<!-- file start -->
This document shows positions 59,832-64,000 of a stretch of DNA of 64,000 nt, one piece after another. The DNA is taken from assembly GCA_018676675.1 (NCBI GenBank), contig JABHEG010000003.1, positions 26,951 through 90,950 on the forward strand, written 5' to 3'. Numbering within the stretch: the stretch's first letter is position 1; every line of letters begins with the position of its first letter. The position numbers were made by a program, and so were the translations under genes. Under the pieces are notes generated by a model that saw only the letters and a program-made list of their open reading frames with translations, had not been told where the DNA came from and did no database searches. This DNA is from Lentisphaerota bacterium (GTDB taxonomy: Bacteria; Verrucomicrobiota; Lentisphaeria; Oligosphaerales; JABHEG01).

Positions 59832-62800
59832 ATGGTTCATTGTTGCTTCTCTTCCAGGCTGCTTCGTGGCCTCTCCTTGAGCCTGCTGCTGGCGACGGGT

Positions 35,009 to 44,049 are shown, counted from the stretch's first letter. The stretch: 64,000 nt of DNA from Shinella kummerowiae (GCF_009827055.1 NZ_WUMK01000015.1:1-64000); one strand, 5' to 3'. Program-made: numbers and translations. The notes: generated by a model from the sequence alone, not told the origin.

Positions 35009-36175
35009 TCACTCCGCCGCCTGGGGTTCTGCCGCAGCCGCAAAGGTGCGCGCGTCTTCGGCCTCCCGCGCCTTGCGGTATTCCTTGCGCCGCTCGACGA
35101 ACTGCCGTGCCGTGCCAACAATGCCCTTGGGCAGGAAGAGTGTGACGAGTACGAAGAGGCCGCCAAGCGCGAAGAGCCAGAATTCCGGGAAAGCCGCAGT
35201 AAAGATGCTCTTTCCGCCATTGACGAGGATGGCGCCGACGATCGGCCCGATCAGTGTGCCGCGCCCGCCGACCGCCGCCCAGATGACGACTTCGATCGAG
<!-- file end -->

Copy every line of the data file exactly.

This document shows positions 59,832-64,000 of a stretch of DNA of 64,000 nt, one piece after another. The DNA is taken from assembly GCA_018676675.1 (NCBI GenBank), contig JABHEG010000003.1, positions 26,951 through 90,950 on the forward strand, written 5' to 3'. Numbering within the stretch: the stretch's first letter is position 1; every line of letters begins with the position of its first letter. The position numbers were made by a program, and so were the translations under genes. Under the pieces are notes generated by a model that saw only the letters and a program-made list of their open reading frames with translations, had not been told where the DNA came from and did no database searches. This DNA is from Lentisphaerota bacterium (GTDB taxonomy: Bacteria; Verrucomicrobiota; Lentisphaeria; Oligosphaerales; JABHEG01).

Positions 59832-62800
59832 ATGGTTCATTGTTGCTTCTCTTCCAGGCTGCTTCGTGGCCTCTCCTTGAGCCTGCTGCTGGCGACGGGT

Positions 35,009 to 44,049 are shown, counted from the stretch's first letter. The stretch: 64,000 nt of DNA from Shinella kummerowiae (GCF_009827055.1 NZ_WUMK01000015.1:1-64000); one strand, 5' to 3'. Program-made: numbers and translations. The notes: generated by a model from the sequence alone, not told the origin.

Positions 35009-36175
35009 TCACTCCGCCGCCTGGGGTTCTGCCGCAGCCGCAAAGGTGCGCGCGTCTTCGGCCTCCCGCGCCTTGCGGTATTCCTTGCGCCGCTCGACGA
35101 ACTGCCGTGCCGTGCCAACAATGCCCTTGGGCAGGAAGAGTGTGACGAGTACGAAGAGGCCGCCAAGCGCGAAGAGCCAGAATTCCGGGAAAGCCGCAGT
35201 AAAGATGCTCTTTCCGCCATTGACGAGGATGGCGCCGACGATCGGCCCGATCAGTGTGCCGCGCCCGCCGACCGCCGCCCAGATGACGACTTCGATCGAG